The initial challenge for any project or organization wishing to launch a lean journey is how and where to start.  The authors are a lean trainer/coach and an academic with considerable experience in the field who have studied first-hand how – both academically and practically – how projects and organizations throughout South America and North America approach this challenge.  The authors have collaborated for several years and in their separate careers have deeply and continuously observed over five dozen projects and organizations, each over a span of months and years.  The authors draw herein on those observations, citing specific examples.

In organizing the exposition of the paper, we have first identified three main categories of lean behaviors and identified specific behaviors in each.  Then examples are iterated to illustrate how LPS enacts such behaviors in practice.


Drawing on the author-coach’s experience with fifteen teams on nine specific projects in Northern and Southern California between 2010 and 2013, below are actual project workplace examples illustrating the above lean behaviors. The examples are organized in three main categories set forth above.


  1. Because LPS requires that each step of planning is done by all affected or typically involved foremen and superintendents (but also owners, designers, consultants) there is an inherent expectation of collaboration.

Project Study A – Airport Terminal – In the first session, the LPS coach initially encountered a group of trade foremen who had been under pressure to complete the facility and, according to the General Contractor (GC), had begun turning against each other demanding the GC give them first or exclusive access to many of the shared work areas. Literally on Day 1 of the LPS sessions, the nature of collaborative discussions occurring at the Milestone, 6-Week Phase Pull levels changed the relationships from confrontational to collaborative by focusing their attention on the process and handoffs, not personalities.  This social realignment has been observed on many occasions when LPS is introduced late in a troubled project.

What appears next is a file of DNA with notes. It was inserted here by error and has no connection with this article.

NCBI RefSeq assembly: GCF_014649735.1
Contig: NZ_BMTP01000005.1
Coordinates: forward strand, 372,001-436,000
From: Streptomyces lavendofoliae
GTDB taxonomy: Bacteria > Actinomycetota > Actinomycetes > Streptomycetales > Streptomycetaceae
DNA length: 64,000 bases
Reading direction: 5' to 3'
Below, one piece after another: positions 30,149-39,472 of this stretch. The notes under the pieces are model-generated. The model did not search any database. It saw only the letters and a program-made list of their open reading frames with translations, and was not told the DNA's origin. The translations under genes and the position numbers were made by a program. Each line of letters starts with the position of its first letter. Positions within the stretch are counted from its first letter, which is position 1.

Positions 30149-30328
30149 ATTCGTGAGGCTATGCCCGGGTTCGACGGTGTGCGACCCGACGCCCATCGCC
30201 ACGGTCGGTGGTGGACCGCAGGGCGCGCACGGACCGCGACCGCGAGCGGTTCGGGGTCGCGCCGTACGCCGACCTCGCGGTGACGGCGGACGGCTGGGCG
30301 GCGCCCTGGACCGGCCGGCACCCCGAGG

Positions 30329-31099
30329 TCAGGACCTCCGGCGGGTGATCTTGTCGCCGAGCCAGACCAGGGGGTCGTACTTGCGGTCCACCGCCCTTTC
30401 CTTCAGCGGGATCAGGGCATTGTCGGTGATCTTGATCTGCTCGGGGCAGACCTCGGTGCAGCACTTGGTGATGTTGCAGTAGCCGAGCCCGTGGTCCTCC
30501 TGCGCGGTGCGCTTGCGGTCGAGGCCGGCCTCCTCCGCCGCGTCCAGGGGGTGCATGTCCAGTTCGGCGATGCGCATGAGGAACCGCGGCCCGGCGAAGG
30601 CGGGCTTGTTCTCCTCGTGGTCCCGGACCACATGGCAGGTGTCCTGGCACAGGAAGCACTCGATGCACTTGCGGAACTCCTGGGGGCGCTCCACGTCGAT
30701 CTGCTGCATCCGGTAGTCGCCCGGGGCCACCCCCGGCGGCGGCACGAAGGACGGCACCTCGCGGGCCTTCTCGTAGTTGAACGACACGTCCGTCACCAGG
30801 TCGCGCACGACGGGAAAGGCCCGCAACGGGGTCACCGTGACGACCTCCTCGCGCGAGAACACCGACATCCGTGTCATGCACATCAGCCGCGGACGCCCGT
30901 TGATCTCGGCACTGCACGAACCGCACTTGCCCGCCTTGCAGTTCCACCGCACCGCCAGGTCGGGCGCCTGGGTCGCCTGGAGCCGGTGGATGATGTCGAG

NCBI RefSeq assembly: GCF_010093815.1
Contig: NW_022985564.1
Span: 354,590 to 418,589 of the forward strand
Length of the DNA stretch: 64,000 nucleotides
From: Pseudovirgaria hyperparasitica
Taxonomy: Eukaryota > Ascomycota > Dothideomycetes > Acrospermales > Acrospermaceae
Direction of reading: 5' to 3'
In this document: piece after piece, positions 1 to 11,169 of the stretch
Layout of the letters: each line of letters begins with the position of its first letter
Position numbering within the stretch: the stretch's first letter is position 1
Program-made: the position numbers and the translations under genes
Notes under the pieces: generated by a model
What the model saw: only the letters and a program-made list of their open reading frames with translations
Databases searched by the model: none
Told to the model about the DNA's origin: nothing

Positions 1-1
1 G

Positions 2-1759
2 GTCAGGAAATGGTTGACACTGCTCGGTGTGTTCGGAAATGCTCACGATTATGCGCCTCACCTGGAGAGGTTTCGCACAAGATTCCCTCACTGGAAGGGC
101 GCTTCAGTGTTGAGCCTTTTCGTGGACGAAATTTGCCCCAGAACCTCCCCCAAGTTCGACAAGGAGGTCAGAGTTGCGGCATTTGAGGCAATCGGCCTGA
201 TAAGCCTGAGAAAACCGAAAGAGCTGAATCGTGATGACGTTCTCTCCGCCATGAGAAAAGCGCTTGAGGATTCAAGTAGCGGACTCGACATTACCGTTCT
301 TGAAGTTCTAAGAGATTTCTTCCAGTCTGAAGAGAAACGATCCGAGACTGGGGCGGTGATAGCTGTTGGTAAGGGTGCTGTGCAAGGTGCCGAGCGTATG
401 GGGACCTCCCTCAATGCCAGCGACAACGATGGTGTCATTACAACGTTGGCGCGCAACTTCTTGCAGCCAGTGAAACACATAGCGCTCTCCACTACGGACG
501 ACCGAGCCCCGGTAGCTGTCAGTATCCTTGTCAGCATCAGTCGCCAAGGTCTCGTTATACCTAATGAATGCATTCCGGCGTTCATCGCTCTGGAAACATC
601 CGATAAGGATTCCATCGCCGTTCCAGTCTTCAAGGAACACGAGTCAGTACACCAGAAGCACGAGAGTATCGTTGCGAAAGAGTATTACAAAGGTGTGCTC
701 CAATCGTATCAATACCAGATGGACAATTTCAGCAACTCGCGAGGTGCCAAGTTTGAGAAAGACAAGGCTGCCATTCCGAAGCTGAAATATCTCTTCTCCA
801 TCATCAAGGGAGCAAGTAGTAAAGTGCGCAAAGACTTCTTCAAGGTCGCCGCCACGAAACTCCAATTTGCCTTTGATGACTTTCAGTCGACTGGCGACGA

1. Identifying value to customers. While establishing clear goals may be an inherent characteristic of LPS, a consequential behavior that logically flows from this is identifying what is valuable to customers.  The end goal or milestone is likely a valued item to the end user, but various interim goals are of value to other customers including trades.  The very act of identifying predecessors and constraints to the start or finish of an activity in LPS defines value to owner of that activity – that person is a customer of the trade or organization performing the predecessor activity (or removing the constraint).

Project Study B – Medical Center – Although the multi-project medical center was still three years from completion, when the Virtual Design & Construction (VDC) director began orchestrating LPS Milestone pull sessions across the various projects (hospital, specialty medical office building, central utility plant and site/off-site) with the Owner’s independent commissioning agent, the Last Planners found additional ways to drive value to the medical and maintenance end users by including them more directly in the sessions, exploring and clarifying their deeper long-term needs and taking the process far beyond what any of the parties had envisioned or contracted. The dialogs around “the milestone wall” led to this.

  1. Open participation/communication, transparency – Transparency among Last Planners is essential to making reliable promises. In initial stages of implementing LPS, often the parties approach each other without much trust and “hold cards close to the vest”. They begin the process without disclosing all assumptions and actual needs.  As the process proves itself, trust increases, and with it transparency.